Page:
View synonyms for CRT


[ see-ahr-tee ]

abbreviation for

  1. a computer monitor or television that includes a cathode-ray tube.


abbreviation for

  1. cathode-ray tube
  2. (in Britain) composite rate tax: a system of paying interest to savers by which a rate of tax for a period, such as one financial year, is determined in advance, and interest is paid net of tax which is deducted at source

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Example Sentences

The computer sends the pattern to the CRT only once, and the display can persist until erased.

Memory CRT's are needed to provide independent displays for each user.

Furthermore, the storage tube can be used alternately as an ordinary CRT with quite satisfactory resolution.

A memory scope would eliminate the need for a disk-to-CRT display interface.


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About This Word

What does CRT stand for?

CRT is a common abbreviation for Critical Race Theory, which refers to a way of analyzing systems, institutions, and power through a lens of race and racism.

Central to Critical Race Theory is the idea that many institutions are built on and enforce systemic racism and oppression of people of color, that this racism and oppression have a long history in the US and the world (including slavery and its legacy), and that they are ongoing and driven by white supremacy.

As an academic, intellectual, or philosophical discipline or school or thought, Critical Race Theory is broad and encompasses the discussion and use of many related concepts and terms, such as implicit bias, intersectionality, and white privilege.

Read more about Critical Race Theory and the recent increase in usage and awareness of the term.

Where does Critical Race Theory come from?

The term Critical Race Theory was coined by legal scholar Kimberlé Crenshaw, who was one of the early developers of the theory, along with scholars Derrick Bell and Alan Freeman, among others. (Crenshaw is also credited with coining the term intersectionality.) The movement is often traced to a 1989 workshop, but it grew out of earlier research. Early scholarly work in what became known as Critical Race Theory was done in the context of US law, including analysis of why civil rights legislation of the 1960s and 1970s had not been more effective at lessening the social and economic disparities between white Americans and African Americans, Native Americans, and other people of color. It has since been applied to other institutions that theorists believe maintain and are influenced by systemic racism, including in the areas of education, housing, finance, and labor.

Critical Race Theory is a complex body of thought that encompasses multiple disciplines, and its concepts and conclusions are interpreted in different ways. Even the words in its name are subject to debate as to what they mean or imply in the term itself or in general.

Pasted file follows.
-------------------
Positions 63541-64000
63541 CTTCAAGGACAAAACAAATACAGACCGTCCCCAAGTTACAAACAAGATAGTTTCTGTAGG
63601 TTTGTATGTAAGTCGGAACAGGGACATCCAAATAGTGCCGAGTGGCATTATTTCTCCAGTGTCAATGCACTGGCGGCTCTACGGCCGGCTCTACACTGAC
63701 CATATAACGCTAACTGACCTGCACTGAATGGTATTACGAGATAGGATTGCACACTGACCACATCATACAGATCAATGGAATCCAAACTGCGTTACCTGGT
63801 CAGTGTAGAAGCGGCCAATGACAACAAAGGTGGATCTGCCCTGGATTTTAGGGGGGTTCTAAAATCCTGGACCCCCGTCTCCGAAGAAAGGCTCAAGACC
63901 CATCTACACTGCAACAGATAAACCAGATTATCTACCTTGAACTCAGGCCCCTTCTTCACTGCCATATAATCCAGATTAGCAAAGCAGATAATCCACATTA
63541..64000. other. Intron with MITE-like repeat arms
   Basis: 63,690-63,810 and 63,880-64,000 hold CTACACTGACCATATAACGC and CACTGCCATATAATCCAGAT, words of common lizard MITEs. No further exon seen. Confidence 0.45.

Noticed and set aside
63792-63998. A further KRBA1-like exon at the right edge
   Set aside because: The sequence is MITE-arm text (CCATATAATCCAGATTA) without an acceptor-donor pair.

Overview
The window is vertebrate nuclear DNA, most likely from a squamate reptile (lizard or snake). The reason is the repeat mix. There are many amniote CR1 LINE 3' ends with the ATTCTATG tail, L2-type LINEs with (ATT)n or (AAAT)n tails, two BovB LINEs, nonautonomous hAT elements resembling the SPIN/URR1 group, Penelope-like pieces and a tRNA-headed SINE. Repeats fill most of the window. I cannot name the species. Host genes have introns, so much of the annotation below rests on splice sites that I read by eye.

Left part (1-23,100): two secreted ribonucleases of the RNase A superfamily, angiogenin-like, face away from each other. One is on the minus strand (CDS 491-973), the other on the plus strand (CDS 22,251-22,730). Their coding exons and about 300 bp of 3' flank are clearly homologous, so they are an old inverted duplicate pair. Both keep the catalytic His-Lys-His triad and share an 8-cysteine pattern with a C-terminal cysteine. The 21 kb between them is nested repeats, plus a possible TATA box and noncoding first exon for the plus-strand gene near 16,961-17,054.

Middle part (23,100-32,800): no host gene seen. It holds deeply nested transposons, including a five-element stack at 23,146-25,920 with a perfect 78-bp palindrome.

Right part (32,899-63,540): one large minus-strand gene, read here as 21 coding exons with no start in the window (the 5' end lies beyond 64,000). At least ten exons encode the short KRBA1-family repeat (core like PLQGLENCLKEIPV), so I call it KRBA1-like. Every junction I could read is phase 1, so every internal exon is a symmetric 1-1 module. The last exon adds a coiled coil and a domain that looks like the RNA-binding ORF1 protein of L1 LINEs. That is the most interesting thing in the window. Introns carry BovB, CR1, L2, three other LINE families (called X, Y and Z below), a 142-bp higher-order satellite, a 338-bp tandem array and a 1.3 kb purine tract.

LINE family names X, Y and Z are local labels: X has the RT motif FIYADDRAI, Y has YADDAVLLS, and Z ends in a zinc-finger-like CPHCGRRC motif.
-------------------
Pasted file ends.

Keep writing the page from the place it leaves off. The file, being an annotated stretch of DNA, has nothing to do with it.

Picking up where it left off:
The most general sense of the word critical means “containing careful or analytical evaluations,” and, like in many other academic contexts, this is how the word is often intended in Critical Race Theory. The more specific, popular sense of critical means “containing or making negative judgments or assessments.” This sense is also associated with Critical Race Theory due to the fact that many of the conclusions reached using it as an analytical framework are indeed critical of institutions that are thought to perpetuate institutional racism.


Throughout history, the word race has commonly been used to refer to an arbitrary and unscientific classification of humans based on various physical characteristics, especially skin color. This classification is a foundation of racism. In contrast, those who apply Critical Race Theory largely view race as a socially constructed system of categorization that divides society and oppresses people of color.


Critical Race Theory is an academic theory—“a systematically organized body of knowledge applicable in a relatively wide variety of circumstances, especially a system of assumptions, accepted principles, and rules of procedure devised to analyze, predict, or otherwise explain the nature or behavior of a specified set of phenomena.” In other words, it is a way of thinking and analyzing things based on a body of supporting research and observations (as opposed to a hypothesis that is meant to be “proved” or “disproved”).

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What are some words that often get used​​ in discussing CRT?

How is CRT used in real life?

Critical Race Theory is commonly abbreviated as CRT. It’s applied by many scholars of race and racism and is taught as part of the curriculum in some US schools and universities, typically with the goal of educating about the legacy and effects of systemic racism. Larger public awareness of it has been driven in part by its critics, who claim it is divisive.